environment and debug them in there (since you are still compiling them with
Visual C, it's just scons invoking the compiler). You could even setup the
environment so that when you press CTRL+SHIFT+B (or F7, if you have the old
keybinding), it invokes scons and builds the project.

So, if the requirement is "integration with Visual Studio", that is not an
issue to switching to a different build process.

>> Before considering a patch (or even a PEP) for this, the basic
>> requirements should be made clear. I know portability among several
>> UNIX flavours is one, for instance. What are the others?

>
> Clearly, the starting requirement would be that you look at the build
> process *at all*.


I compiled Python several times under Windows (both 2.2.x and 2.3.x) using
Visual Studio 6, and one time under Linux. But I never investigated into it in
detail.

> The Windows build process and the Unix build process
> are completely different.


But there is no technical reason why it has to be so. I work on several
portable projects, and they use the same build process under both Windows and
Unix, while retaining full Visual Studio integration (I myself am a Visual
Studio user).

> Portability is desirable only for the Unix
> build process; however, you might find that it already meets your
> needs quite well.


Well, you came up with a maintenance problem: you told me that building more
external modules needs more effort. In a well-configured and fully-automated
build system, when you add a file you have to write its name only one time in a
project description file; if you want to build a dynamic library, you have to
add a single line. This would take care of both Windows and UNIX, both
compilation, packaging and installation.
--
Giovanni Bajo


 
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Ron Adam
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      08-21-2005
Martin v. L÷wis wrote:

>>Can we at least undo this unfortunate move in time for 2.5? I would be grateful
>>if *at least* the CJK codecs (which are like 1Mb big) are splitted out of
>>python25.dll. IMHO, I would prefer having *more* granularity, rather than
>>*less*.

>
> If somebody would formulate a policy (i.e. conditions under which
> modules go into python2x.dll, vs. going into separate files), I'm
> willing to implement it. This policy should best be formulated in
> a PEP.


+1 Yes, I think this needs to be addressed.

> The policy should be flexible wrt. to future changes. I.e. it should
> *not* say "do everything as in Python 2.3", because this means I
> would have to rip off the modules added after 2.3 entirely (i.e.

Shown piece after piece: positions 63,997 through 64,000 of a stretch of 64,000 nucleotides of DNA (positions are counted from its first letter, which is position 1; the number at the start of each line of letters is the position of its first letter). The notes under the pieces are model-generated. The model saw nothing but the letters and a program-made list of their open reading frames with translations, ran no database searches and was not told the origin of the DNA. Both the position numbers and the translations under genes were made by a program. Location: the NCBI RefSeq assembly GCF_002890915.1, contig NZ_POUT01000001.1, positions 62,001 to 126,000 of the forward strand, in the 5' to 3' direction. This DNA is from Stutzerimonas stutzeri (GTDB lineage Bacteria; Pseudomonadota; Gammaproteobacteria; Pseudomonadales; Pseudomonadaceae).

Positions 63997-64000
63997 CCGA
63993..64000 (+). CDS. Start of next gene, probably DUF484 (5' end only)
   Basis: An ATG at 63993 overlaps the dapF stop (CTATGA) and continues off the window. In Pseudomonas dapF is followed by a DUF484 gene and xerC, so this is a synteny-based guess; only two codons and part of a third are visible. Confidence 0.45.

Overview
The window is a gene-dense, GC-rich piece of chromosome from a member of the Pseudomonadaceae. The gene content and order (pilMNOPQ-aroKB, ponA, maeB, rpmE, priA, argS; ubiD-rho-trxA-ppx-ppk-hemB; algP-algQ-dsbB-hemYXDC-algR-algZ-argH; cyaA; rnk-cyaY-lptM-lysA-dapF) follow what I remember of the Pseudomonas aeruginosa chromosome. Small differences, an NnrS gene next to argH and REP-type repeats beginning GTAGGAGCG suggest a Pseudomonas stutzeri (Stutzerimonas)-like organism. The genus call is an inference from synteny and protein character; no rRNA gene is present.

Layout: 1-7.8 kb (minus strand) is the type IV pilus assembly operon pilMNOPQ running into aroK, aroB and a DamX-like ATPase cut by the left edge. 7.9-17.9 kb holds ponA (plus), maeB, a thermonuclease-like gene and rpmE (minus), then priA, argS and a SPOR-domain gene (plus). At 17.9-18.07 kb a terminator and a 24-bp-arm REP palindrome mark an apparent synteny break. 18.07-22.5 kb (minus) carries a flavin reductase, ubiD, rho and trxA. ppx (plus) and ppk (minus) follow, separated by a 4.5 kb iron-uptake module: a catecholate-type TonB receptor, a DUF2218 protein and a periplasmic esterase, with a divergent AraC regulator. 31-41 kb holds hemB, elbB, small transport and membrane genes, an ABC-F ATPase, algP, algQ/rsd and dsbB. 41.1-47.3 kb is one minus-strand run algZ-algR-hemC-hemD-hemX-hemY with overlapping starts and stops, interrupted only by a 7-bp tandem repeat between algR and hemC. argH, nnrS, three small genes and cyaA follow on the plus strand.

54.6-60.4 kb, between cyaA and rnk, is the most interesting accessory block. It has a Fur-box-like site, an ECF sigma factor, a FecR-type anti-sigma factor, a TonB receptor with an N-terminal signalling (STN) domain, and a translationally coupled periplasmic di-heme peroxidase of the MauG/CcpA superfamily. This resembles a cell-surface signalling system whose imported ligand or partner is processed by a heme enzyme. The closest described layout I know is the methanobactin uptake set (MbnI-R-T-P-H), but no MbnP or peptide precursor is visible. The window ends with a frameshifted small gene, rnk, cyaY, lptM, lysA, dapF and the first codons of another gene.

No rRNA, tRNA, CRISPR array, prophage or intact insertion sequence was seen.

> not ship them at all). Instead, the policy should give clear guidance
> even for modules that are not yet developed.


Agree.

> It should be a PEP, so that people can comment. For example,
> I think I would be -1 on a policy "make python2x.dll as minimal
> as possible, containing only modules that are absolutely
> needed for startup".


Also agree, Both the minimal and maximal dll size possible are ideals
that are not the most optimal choices.

I would put the starting minimum boundary as:

1. "The minimum required to start the python interpreter with no
additional required files."

Currently python 2.4 (on windows) does not yet meet that guideline, so
it seems some modules still need to be added while other modules, (I
haven't checked which), are probably not needed to meet that guideline.

This could be extended to:

2. "The minimum required to run an agreed upon set of simple Python
programs."

I expect there may be a lot of differing opinions on just what those
minimum Python programs should be. But that is where the PEP process
comes in.


Regards,
Ron


> Regards,
> Martin


 
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=?ISO-8859-1?Q?=22Martin_v=2E_L=F6wis=22?=
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      08-21-2005
Giovanni Bajo wrote:
> You seem to ignore the fact that scons can easily generate VS.NET projects.


I'm not ignoring it - I'm not aware of it. And also, I don't quite
believe it until I see it.

> But there is no technical reason why it has to be so. I work on several
> portable projects, and they use the same build process under both Windows and
> Unix, while retaining full Visual Studio integration (I myself am a Visual
> Studio user).


Well, as long "F6" works...

> Well, you came up with a maintenance problem: you told me that building more
> external modules needs more effort. In a well-configured and fully-automated
> build system, when you add a file you have to write its name only one time in a
> project description file; if you want to build a dynamic library, you have to
> add a single line. This would take care of both Windows and UNIX, both
> compilation, packaging and installation.


I very much doubt this is possible. For some modules, you also need to
create autoconf fragments on Unix, for example, and you need might need
to specify different libraries on different systems.

Regards,
Martin